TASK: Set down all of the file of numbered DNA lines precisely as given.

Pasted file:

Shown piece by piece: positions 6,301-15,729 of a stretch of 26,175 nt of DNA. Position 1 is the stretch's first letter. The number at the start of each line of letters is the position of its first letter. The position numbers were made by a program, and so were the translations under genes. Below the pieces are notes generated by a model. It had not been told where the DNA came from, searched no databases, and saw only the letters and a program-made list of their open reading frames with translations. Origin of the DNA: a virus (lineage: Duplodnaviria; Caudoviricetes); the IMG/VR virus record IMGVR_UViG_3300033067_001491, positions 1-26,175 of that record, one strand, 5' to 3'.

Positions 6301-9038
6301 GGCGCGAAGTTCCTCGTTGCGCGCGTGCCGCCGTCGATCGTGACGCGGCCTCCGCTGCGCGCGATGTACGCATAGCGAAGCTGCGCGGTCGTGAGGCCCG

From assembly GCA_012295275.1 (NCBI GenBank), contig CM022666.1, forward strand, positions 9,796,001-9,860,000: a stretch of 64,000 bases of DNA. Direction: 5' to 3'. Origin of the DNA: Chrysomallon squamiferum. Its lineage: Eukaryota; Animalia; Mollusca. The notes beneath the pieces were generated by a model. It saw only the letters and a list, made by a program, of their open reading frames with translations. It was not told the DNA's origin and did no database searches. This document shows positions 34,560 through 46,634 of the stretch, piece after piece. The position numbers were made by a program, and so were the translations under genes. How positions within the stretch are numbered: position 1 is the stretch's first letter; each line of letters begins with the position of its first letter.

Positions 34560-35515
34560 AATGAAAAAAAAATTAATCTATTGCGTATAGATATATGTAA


Shown piece by piece: positions 6,301-15,729 of a stretch of 26,175 nt of DNA. Position 1 is the stretch's first letter. The number at the start of each line of letters is the position of its first letter. The position numbers were made by a program, and so were the translations under genes. Below the pieces are notes generated by a model. It had not been told where the DNA came from, searched no databases, and saw only the letters and a program-made list of their open reading frames with translations. Origin of the DNA: a virus (lineage: Duplodnaviria; Caudoviricetes); the IMG/VR virus record IMGVR_UViG_3300033067_001491, positions 1-26,175 of that record, one strand, 5' to 3'.

Positions 6301-9038
6301 GGCGCGAAGTTCCTCGTTGCGCGCGTGCCGCCGTCGATCGTGACGCGGCCTCCGCTGCGCGCGATGTACGCATAGCGAAGCTGCGCGGTCGTGAGGCCCG

From assembly GCA_012295275.1 (NCBI GenBank), contig CM022666.1, forward strand, positions 9,796,001-9,860,000: a stretch of 64,000 bases of DNA. Direction: 5' to 3'. Origin of the DNA: Chrysomallon squamiferum. Its lineage: Eukaryota; Animalia; Mollusca. The notes beneath the pieces were generated by a model. It saw only the letters and a list, made by a program, of their open reading frames with translations. It was not told the DNA's origin and did no database searches. This document shows positions 34,560 through 46,634 of the stretch, piece after piece. The position numbers were made by a program, and so were the translations under genes. How positions within the stretch are numbered: position 1 is the stretch's first letter; each line of letters begins with the position of its first letter.

Positions 34560-35515
34560 AATGAAAAAAAAATTAATCTATTGCGTATAGATATATGTAA